Mon, 08 Aug 1994

Asia needs China's transparency

By Rizal Sukma

JAKARTA (JP): During the recent ASEAN Foreign Ministerial Meeting in Bangkok, Thailand, China once again reiterated its commitment to stability and security in the Asia-Pacific region.

China's Foreign Minister Qian Qichen stated during the historic ASEAN Regional Forum (ARF) meeting that, "China is not involved in aggression and expansion, or in seeking hegemony." He also said that China was not interested in looking for a sphere of influence.

The same commitments have been repeated by Chinese leaders over the years, starting long before China was granted the status of "consultative partner" of ASEAN. Nonetheless, China still feels that it is necessary to emphasize the point whenever the opportunity arises.

The reiteration implies that China is fully aware that regional countries are still suspicious of its intent. The question is: Why does the suspicion persist? How can it be overcome?

The question of the "China threat" has always been a major concern to China's neighbors. It is related to the historical as well as strategic aspects of Chinese engagement in the Asia- Pacific region since 1949. During the 1960s, for example, China was an active supporter of almost all internal communist insurgences in Southeast Asian countries.

During the height of its rivalry with the former Soviet Union in the 1970s, China's military attack and later coercive diplomacy against Vietnam symbolized the country's inclination to use force to achieve its security interests.

More recently, China's strategic claim in the South China Sea has also disturbed regional countries. All of these activities have resulted in a deep suspicion of China's intentions toward Southeast Asia which persists even until now.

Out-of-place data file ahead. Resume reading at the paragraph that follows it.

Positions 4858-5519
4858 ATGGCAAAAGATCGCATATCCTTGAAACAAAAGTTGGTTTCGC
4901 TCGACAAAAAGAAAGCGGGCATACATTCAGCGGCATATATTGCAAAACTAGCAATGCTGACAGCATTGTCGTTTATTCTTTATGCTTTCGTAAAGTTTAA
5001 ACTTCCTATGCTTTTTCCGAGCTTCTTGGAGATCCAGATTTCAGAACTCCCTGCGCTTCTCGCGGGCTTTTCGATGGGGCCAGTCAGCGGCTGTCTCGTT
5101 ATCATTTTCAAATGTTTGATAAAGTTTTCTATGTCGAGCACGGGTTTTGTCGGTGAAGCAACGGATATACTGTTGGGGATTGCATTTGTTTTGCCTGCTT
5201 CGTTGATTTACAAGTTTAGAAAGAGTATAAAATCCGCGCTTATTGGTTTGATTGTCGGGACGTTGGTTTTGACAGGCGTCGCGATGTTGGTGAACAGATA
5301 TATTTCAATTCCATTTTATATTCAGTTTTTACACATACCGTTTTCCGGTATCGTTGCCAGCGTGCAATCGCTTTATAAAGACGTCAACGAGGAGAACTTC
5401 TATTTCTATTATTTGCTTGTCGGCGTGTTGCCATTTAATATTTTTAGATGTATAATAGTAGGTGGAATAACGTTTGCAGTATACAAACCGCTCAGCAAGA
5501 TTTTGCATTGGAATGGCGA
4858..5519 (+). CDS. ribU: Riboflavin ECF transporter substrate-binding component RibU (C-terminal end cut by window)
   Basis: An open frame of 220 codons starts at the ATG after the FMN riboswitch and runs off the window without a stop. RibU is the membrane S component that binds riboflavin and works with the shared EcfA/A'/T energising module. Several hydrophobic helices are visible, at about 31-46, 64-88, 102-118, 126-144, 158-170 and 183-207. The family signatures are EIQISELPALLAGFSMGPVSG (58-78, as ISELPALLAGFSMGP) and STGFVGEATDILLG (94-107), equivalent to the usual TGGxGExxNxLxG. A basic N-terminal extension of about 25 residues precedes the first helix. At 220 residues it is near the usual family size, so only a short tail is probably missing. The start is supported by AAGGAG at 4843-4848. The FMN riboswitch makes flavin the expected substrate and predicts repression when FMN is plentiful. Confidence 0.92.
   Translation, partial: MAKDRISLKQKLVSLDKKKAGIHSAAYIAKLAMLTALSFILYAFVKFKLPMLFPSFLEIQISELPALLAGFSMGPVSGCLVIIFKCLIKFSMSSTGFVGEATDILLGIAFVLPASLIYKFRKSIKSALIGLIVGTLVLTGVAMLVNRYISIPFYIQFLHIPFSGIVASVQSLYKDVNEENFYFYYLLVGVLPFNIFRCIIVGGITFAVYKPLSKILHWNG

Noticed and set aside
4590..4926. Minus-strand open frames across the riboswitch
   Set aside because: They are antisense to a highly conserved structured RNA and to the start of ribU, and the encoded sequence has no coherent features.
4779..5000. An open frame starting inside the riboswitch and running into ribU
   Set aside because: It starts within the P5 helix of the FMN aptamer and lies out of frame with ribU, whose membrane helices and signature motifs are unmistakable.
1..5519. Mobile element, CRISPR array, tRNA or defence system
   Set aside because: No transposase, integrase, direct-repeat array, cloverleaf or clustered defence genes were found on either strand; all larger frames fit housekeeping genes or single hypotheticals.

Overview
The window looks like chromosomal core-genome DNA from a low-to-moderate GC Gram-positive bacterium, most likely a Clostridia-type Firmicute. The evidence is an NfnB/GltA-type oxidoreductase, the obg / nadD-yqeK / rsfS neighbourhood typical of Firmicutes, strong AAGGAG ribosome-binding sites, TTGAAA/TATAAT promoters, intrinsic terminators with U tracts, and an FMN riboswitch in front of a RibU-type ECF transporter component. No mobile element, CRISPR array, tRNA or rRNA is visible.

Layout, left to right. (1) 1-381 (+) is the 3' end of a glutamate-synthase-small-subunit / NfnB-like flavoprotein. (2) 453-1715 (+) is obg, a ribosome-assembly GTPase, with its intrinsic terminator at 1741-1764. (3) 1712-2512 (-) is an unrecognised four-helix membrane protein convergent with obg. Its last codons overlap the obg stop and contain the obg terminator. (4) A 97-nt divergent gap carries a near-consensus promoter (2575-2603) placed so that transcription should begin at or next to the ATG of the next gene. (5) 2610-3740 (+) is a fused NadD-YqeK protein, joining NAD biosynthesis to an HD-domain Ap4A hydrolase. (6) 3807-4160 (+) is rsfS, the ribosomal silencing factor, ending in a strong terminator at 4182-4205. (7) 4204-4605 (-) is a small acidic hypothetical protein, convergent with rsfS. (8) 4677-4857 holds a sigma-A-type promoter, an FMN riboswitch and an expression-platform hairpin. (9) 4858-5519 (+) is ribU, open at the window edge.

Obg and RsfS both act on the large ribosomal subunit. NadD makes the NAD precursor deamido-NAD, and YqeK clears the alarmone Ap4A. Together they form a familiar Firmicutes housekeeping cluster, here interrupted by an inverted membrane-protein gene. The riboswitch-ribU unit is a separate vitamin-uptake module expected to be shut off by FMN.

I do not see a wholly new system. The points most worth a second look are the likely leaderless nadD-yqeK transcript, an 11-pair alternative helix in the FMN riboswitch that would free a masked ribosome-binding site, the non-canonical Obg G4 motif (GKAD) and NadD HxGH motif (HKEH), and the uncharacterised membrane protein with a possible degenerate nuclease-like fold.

In the post-Cold War era, the misgivings over China's intentions in the region have become more complicated due to the lack of transparency in China's defense policy. No matter how untenable the theory of a regional "power vacuum" is, this theory remains attractive to regional policy makers, defense planners, and analysts.

In this regard, China's military build-up is often referred to as an obvious evidence of China's intention to fill the "vacuum". Consequently, the military aspects of the so-called "China threat" have increasingly assumed a greater significance in some ASEAN countries' perception and policies.

To overcome security challenges in the region, which are in part characterized by the unpredictability of China's behavior, it has been proposed that all countries should work toward a greater military transparency among the ARF participants.

The proposal constitutes an important element of the ongoing process of Confidence Building Measures (CBM) in the region.

However, it seems that China has some reservations about the idea, and its attitude on this matter remains an obstacle to a speedy CBM process.

Why does China have some reservations toward the idea of a greater military transparency in the region?

The Chinese attitude can be understood by putting it within the larger picture of China's policy towards regional multilateral security arrangements in the Asia-Pacific. In China's view, a multilateral approach towards security, if not managed carefully, could have some negative impacts on the independence of its defense strategy and policies.